Echelon EX7S Indoor Cycling Bike Review
Echelon is a colossal name in indoor cycling and spinning, and it’s pretty easy to see why. They make an incredible range of exercise products, and anyone would be happy to have a spin bike like Echelon Ex7s in their home gym. This was probably one of the first bikes you came across when you started hunting down that perfect exercise bike for you, as it’s trendy.
Now, the question is, does the Echelon EX7s still worth its steeped $2000 price tag in 2022? In short, I have to admit that there are better indoor cycling bikes for that crazy price tag. Today, in April 2022, the EX7s can’t really stand a chance against the Velocore bikes, Peloton bike+ and Nordictrack indoor cycles.
To help you understand the differences between the 6 models of Echelonfit Bikes, I created the comparison chart below. And to help you understand your alternative options to Echelon EX7s, I created a separate section down below. I hope the Echelon indoor bike comparisons and EX7s alternatives make the process of choosing your next indoor bike easier. But if you have any question or doubt, get in touch with me and I will get back to you asap.
Echelon Smart Connect Fitness Bike Comparisons
The EX7s is the most equipped model in the Echelons range of bikes, where it sits alongside the EX1, EX3, EX5, EX5s, and the EX15. This latest model features five major improvements compared to EX5s (a better seat, protective rubber guards for stretching, a thicker/commercial crankset, a more responsive monitor with the ability to rotate the screen to either side up to 180-degree, and a set of more comfortable handlebars with flat tops).
The price comes in around $2000 and sits at the higher end of the market with smart bikes. The assembly is straightforward, and all the tools are provided. When shipped, it’s packed with a lot of support, so it will take a little bit of time to remove these supports, and the total build time will be about an hour to two hours.
I would rather the bike travel supported in trade for a little bit longer on build time, so for me, I was pleased to see the care and attention that had gone into this. The warranty is 90 days, and if you register the bike, you get 12 months. I think this is a good warranty and I would be satisfied with that as most exercise bikes offer a similar amount.
|Echelon EX7s Indoor Bike||Good Value as long as you don't want to use any other app except for the Echelon application and okay with its heavy subscription. Be aware that it requires constant paid subscriptions to fully function, but bike is priced reasonably||The EX7S has five major improvement compared to the EX5S. A better seat, a thicker/commercial crankset, a more responsive monitor that pivots, more comfortable flat-top handlebars, and protective rubber guards on the base for stretching.||NordicTrack S22i, it has better warranty, incline/decline, cooling fan, and iFit subscription is less expensive|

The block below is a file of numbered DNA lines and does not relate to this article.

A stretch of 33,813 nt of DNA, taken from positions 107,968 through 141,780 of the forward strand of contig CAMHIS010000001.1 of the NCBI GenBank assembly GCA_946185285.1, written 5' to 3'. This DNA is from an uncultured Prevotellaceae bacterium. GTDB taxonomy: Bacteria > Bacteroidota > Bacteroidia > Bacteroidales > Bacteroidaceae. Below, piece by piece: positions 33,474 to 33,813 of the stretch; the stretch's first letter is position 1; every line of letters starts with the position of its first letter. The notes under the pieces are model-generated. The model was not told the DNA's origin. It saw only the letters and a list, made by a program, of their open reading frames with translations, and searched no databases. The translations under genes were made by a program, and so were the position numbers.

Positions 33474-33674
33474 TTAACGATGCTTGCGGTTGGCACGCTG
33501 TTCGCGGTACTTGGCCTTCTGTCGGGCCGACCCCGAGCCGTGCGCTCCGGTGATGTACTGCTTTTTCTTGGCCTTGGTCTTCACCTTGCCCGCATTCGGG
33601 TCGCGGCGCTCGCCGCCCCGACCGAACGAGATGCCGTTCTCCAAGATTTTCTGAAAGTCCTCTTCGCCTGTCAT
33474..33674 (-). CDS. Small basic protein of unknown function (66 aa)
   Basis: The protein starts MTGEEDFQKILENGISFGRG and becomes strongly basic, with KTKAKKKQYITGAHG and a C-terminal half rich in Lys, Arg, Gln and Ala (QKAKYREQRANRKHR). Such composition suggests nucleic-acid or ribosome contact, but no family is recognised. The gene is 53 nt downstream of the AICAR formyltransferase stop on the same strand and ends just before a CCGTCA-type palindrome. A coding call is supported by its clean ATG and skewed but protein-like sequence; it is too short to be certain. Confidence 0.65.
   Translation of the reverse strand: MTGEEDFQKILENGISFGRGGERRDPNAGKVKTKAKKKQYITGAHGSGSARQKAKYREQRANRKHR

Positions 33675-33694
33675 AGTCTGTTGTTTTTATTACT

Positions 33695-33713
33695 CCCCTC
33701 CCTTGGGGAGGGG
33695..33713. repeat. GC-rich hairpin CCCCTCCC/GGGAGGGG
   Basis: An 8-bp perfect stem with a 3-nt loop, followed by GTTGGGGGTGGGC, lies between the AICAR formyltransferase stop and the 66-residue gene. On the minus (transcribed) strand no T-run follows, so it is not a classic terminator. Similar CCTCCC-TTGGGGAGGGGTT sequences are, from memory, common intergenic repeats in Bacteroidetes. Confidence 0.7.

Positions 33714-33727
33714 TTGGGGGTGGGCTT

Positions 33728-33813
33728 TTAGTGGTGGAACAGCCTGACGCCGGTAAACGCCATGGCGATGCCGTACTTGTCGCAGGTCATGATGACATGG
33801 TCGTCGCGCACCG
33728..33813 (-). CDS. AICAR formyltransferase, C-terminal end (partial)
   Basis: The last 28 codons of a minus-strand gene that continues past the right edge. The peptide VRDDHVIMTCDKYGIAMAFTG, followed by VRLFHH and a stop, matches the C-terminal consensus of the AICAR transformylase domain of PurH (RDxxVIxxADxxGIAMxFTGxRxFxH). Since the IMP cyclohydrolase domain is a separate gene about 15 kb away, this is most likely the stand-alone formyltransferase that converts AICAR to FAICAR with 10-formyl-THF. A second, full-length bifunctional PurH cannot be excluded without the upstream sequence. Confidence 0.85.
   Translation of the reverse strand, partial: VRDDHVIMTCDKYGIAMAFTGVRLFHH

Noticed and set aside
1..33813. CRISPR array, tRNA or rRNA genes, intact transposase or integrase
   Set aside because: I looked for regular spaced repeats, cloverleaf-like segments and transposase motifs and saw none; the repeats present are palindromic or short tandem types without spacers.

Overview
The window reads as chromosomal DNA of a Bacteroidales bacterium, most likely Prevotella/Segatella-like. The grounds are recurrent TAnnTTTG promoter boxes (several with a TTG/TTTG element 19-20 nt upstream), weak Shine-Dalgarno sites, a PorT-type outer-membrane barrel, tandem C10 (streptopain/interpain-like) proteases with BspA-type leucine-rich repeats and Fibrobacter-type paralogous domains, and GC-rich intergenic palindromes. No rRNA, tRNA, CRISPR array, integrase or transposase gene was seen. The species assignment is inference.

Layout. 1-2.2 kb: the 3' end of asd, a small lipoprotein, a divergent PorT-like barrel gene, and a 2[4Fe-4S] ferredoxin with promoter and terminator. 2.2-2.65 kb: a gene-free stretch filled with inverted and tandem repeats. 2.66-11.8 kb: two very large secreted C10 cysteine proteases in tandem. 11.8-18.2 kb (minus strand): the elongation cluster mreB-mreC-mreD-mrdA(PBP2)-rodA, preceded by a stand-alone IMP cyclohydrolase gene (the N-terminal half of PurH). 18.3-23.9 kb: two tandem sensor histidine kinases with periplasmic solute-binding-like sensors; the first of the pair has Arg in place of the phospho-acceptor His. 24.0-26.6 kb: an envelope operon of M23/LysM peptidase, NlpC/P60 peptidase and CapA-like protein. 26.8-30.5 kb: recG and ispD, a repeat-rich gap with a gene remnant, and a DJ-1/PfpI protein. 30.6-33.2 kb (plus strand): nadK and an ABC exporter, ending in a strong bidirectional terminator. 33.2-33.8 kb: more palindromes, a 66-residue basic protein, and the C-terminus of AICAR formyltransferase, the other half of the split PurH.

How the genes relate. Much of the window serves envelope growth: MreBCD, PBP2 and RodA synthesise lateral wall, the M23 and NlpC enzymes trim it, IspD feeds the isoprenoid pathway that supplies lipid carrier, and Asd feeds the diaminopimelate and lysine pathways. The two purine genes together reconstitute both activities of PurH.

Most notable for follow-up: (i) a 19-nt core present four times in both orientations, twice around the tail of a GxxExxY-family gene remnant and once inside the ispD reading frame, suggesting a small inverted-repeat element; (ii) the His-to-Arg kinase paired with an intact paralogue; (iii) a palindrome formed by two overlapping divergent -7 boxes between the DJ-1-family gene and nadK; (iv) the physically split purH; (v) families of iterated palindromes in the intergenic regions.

|Echelon EX5s Indoor Bike||Good Value as long as you don't want to use any other app except for the Echelon application and okay with its heavy subscription. Be aware that it requires constant paid subscriptions to fully function, but EX5-s priced reasonably||The EX5S has one major improvement compared the EX5. A 22" HD Touchscreen VS no screen on the EX5 model. Other than that, everything else is the same on these two models||NordicTrack S15i, it has better warranty, incline/decline, cooling fan, and iFit subscription is less expensive|
|Echelon EX5 Indoor Bike||Overpriced. Doesn't include a monitor, not compatible with other apps and requires constant paid subscriptions to fully function. It's overpriced when you compare it to Bowflex C7. However, if you want to use your tablet and only like to ride on Echelon, it's not a bad deal||The EX5 has three major improvement compared to EX3. Dual easy-to-reach bottle holders on the handlebars, more ergonomic handlebars, and the a better tablet holder that doesn't limit the handlegips VS EX3 that has inconvenient bottle holders and tablet holder blocks part of the handlebars.||Bowflex C7, it has better warranty, a 7" HD touch monitor and not limited to one application|
|Echelon EX3 Indoor Bike||Overpriced. There is no monitor, not compatible with other apps and requires constant paid subscriptions to fully function. But if want to use your device and love the expensive Echelon app, then it's your best shot||There is no major differences or improvements between the Echelon EX3 and EX1. They are pretty similar in every terms which is why the EX1 is no longer manufactured.||Schwinn IC4, it has an LED monitor and not limited to one application|